Family win right to use illegal cottage built in garden
PUBLISHED: 19:03 30 April 2008 | UPDATED: 13:15 06 May 2010
A FAMILY have won the right to use a garden cottage as a second home despite claiming the building was not being lived in and no council tax was paid for it. The Yates family let relatives, the Finlays, live in a cottage in their garden for four years wit
A FAMILY have won the right to use a garden cottage as a second home despite claiming the building was not being lived in and no council tax was paid for it.
The Yates family let relatives, the Finlays, live in a cottage in their garden for four years without the district council's knowledge and without paying separate council tax for it.
When the council rejected their claim that the cottage automatically qualified for lawfulness as it had been used for four years, Mr and Mrs Yates, of Roestock Lane, Colney Heath, appealed to an inspector and won.
The couple had convinced the council that the Finlay family was living in the main house with them by stating on the electoral register that they shared the same address.
Then in March last year, Mr and Mrs Yates applied to the council for a certificate of lawfulness for the cottage to be used as a separate house on the grounds of automatic qualification.
The council rejected the application because there was no separate ownership of the property and council tax was not being paid for it.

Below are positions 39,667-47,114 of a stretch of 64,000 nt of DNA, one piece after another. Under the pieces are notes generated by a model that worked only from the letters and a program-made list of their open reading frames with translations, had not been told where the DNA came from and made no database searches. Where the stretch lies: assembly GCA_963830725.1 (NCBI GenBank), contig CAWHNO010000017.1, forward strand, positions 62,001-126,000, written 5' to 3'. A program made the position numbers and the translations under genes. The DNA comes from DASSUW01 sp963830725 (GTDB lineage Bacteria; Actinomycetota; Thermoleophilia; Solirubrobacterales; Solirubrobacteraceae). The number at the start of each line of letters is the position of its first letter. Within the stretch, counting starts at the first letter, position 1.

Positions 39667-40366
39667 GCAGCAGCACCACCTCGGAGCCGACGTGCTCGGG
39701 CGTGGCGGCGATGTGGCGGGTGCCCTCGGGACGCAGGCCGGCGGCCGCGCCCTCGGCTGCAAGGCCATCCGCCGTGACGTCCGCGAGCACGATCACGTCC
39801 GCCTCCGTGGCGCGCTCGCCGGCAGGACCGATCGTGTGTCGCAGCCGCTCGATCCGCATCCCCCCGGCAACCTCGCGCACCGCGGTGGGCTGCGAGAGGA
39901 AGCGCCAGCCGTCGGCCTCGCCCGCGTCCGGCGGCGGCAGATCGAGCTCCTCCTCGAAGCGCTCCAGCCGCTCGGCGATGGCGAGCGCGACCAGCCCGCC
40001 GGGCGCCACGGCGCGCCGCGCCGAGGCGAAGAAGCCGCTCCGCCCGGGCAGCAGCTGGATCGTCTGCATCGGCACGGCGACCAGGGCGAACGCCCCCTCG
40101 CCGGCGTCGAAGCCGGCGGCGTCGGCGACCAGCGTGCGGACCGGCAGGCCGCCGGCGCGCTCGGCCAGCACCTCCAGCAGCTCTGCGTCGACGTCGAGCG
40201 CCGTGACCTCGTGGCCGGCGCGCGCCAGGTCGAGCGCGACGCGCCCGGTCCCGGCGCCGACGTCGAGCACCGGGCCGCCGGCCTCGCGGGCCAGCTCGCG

But Mr and Mrs Yates won their appeal and an independent inspector agreed a certificate of lawful use.
The inspector criticised the council for not knowing that the cottage was being used as a separate house because the two families had separate postal addresses and there was not enough space for both families to be living in the main house.
A council spokesman said they did not know that the Finlays were living in the cottage because the electoral roll showed both families were living in the main house and it was registered for single council tax.
He added that the fact that the families had deliberately withheld information from the council was immaterial to the inspector's findings
The cottage was originally put up as an outbuilding in 1991 at the bottom of the garden by the previous owner without planning permission. In 1995 the council was forced to give it a certificate of lawfulness as an outbuilding because it had been standing for four years but it was not allowed to be used as a separate family home..
District Council Planning Portfolio Holder Cllr Chris Brazier said: "We can't do anything because the inspector has granted it. I am amazed by the inspector.